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Cheap PPE and Pollution: How You Can Reduce Your Carbon Footprint

Cheap PPE and Pollution: How You Can Reduce Your Carbon Footprint

A recent report has suggested that the textiles industry is the second biggest polluter after aviation.

What can be done to address this? Reducing your carbon footprint as a company when sourcing and using workwear and PPE for employees is a worthy consideration and one easy way to make operations more environmentally friendly. 

The Textiles 2030 Initiative

To help with reducing pollution where textiles are used across businesses in the UK, the government has launched Textiles 2030. This is an expert-led initiative which calls on the brainpower of UK leaders in sustainability to shift the focus of workwear and PPE manufacturing towards a period of change.

With collaborative climate action on the menu for the near future, it’s up to sectors across the UK involved in manufacturing, supplying, and disposing of workwear and PPE to review how these processes could be less damaging for the environment.

How can my business help?

Much of the journey towards a less impactful textiles industry on the world will involve businesses investing time into advising employees and senior company members in how to reuse and recycle workwear as much as possible. This could involve:

  • Ensuring that employees return workwear to the company when they leave so that it can be used again.
  • Educating employees not in a position to return the workwear that it can be recycled at their nearest clothing or footwear recycling point.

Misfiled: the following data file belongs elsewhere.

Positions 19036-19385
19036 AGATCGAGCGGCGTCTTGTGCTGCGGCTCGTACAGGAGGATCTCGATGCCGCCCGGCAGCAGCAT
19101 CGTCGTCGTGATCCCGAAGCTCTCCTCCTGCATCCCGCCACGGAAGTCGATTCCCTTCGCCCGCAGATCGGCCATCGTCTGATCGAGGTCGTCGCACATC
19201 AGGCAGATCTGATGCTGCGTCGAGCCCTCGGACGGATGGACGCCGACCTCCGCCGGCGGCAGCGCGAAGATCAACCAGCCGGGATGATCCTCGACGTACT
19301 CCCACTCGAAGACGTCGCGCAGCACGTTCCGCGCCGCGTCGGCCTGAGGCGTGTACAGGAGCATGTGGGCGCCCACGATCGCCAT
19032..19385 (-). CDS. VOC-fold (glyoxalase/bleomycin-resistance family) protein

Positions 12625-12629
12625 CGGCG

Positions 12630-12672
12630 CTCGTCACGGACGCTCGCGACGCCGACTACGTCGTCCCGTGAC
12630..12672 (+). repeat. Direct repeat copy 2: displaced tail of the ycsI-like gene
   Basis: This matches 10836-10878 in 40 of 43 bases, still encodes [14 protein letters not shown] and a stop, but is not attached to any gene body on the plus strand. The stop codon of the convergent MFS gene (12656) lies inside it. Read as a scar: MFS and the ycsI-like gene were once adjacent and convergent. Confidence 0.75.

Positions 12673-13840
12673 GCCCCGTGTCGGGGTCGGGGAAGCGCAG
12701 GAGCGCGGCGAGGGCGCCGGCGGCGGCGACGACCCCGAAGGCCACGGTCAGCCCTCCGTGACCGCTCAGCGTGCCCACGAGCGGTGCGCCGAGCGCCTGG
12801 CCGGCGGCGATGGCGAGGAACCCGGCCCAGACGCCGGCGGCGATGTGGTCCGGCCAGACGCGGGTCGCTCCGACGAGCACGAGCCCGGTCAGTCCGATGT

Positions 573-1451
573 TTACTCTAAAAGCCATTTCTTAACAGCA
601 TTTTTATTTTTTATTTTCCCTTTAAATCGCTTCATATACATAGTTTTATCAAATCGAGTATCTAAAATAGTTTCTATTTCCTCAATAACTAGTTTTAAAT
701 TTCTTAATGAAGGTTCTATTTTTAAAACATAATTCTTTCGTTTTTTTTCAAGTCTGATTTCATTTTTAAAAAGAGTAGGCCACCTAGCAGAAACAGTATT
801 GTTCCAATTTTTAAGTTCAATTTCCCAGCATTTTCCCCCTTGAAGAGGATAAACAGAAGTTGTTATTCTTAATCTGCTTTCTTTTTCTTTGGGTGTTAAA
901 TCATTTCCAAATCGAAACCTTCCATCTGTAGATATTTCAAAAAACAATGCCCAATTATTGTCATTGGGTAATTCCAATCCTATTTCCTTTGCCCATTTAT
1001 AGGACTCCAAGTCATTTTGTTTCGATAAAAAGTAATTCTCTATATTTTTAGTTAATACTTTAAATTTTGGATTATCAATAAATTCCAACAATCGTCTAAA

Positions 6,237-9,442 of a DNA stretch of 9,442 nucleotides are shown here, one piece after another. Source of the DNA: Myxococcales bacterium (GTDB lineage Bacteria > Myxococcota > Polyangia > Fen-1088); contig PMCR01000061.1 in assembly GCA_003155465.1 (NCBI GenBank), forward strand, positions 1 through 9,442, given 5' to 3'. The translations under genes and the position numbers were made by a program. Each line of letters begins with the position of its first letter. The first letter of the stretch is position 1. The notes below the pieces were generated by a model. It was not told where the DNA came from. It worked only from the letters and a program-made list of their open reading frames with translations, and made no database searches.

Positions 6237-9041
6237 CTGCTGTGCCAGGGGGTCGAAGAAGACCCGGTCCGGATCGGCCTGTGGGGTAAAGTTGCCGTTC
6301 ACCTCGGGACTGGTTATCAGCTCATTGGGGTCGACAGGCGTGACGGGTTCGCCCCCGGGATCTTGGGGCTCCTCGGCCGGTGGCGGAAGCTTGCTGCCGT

• Understanding where partnerships can be made with local specialist recycling companies or charities as part of a corporate social responsibility strategy to correctly dispose of workwear and PPE.

With only around 9% of corporate workwear currently being recovered for reuse, there is huge potential here for improvement.

Reducing landfill and recycling

Because many employers and employees don’t realise that high-quality workwear can often be recycled in comparison to cheaper workwear containing fibres that can’t be effectively disposed of, creating a workplace culture of identifying and sourcing brands that use recyclable materials can be a great way to stay pro-active about eco-friendly operations.

Make sure that old uniforms and garments don’t make their way to landfill along with your general waste, and instead look at ways you can shred or cutup workwear no longer in use to be used as cleaning items.

Finally, you can also send them to textile banks if you really are unsure of their recycling potential, where they will sort through what can and cannot be recycled on your behalf.

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